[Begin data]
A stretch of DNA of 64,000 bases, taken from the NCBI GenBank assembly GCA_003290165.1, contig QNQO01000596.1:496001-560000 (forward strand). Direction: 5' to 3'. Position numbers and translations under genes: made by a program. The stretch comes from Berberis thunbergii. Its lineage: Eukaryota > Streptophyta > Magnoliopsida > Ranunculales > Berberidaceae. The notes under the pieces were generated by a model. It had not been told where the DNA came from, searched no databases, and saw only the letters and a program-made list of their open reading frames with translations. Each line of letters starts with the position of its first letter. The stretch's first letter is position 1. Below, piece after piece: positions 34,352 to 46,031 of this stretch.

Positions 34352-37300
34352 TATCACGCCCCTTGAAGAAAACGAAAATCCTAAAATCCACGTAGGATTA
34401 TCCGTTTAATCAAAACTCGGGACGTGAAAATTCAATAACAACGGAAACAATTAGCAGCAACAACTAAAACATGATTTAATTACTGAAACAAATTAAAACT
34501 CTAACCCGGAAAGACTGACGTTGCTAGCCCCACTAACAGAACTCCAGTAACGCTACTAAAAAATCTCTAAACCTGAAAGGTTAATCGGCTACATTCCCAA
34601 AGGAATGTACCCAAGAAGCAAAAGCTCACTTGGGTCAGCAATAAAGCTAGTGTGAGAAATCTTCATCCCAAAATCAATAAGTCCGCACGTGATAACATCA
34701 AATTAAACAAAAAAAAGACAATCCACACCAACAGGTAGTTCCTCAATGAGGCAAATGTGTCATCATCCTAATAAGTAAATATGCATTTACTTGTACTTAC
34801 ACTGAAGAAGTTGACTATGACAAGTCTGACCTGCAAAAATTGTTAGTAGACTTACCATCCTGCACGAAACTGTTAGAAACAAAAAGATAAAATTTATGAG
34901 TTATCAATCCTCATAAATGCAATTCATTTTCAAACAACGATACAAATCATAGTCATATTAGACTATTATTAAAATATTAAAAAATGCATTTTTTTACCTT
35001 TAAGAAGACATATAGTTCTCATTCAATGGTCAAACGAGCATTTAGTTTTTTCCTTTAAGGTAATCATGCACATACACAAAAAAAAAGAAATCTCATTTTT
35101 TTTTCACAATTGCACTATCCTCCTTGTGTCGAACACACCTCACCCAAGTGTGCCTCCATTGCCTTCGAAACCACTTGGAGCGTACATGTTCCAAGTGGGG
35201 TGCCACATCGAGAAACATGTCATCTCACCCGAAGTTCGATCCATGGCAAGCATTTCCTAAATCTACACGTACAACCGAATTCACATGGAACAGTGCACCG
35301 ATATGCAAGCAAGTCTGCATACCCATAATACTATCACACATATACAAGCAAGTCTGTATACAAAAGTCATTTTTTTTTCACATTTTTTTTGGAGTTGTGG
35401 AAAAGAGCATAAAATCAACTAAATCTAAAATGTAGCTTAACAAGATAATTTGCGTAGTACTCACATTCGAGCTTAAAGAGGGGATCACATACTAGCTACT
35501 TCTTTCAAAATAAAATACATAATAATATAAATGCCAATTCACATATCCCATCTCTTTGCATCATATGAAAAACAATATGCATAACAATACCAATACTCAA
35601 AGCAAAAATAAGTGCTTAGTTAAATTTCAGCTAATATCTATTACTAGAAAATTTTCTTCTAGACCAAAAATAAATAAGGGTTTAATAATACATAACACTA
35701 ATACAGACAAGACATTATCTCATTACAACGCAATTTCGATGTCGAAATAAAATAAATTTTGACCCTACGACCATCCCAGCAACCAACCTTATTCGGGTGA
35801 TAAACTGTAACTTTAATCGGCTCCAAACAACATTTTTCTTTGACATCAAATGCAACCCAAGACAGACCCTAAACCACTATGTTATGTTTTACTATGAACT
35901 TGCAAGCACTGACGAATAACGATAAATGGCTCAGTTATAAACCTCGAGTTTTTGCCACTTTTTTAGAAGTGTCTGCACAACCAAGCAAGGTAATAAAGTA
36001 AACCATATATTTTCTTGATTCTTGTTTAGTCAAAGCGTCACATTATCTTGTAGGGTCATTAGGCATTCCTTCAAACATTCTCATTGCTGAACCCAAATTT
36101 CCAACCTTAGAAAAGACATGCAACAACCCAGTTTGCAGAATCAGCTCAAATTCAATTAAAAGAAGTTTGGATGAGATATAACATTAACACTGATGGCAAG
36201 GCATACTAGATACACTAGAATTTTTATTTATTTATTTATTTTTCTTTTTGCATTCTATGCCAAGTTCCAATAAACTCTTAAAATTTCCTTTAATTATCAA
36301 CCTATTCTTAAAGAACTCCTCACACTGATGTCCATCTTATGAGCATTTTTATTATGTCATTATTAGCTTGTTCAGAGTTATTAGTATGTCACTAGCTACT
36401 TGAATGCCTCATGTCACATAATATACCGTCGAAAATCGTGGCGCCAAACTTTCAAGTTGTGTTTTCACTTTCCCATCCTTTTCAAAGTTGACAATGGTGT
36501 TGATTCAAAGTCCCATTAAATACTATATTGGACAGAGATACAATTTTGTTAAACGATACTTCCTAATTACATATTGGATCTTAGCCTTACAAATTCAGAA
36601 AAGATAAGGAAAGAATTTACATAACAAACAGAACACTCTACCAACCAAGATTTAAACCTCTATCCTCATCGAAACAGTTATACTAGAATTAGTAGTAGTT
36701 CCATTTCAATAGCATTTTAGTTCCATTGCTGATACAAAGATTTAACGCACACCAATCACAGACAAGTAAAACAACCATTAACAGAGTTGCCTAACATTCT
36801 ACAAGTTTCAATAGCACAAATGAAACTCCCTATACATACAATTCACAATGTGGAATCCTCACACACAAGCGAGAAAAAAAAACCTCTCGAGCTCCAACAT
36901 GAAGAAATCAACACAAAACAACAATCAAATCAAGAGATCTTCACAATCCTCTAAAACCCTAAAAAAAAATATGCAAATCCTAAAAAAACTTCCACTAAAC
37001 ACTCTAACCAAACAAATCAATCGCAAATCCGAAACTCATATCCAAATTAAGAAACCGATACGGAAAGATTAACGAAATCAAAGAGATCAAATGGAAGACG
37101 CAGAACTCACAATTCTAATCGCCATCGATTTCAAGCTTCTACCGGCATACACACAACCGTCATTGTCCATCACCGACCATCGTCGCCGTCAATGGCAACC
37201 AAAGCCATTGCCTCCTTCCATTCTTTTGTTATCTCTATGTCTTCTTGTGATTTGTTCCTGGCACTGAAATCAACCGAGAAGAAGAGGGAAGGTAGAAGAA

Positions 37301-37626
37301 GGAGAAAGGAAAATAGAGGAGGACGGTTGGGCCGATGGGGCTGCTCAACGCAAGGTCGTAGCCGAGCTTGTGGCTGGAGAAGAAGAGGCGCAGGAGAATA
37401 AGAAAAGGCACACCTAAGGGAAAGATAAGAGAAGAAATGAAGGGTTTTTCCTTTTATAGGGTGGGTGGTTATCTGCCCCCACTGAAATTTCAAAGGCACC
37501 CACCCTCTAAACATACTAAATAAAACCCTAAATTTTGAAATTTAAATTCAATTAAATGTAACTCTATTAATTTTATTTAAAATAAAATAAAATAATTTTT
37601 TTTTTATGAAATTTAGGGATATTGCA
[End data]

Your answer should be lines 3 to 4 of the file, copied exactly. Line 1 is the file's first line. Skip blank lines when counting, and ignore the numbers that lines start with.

34352 TATCACGCCCCTTGAAGAAAACGAAAATCCTAAAATCCACGTAGGATTA
34401 TCCGTTTAATCAAAACTCGGGACGTGAAAATTCAATAACAACGGAAACAATTAGCAGCAACAACTAAAACATGATTTAATTACTGAAACAAATTAAAACT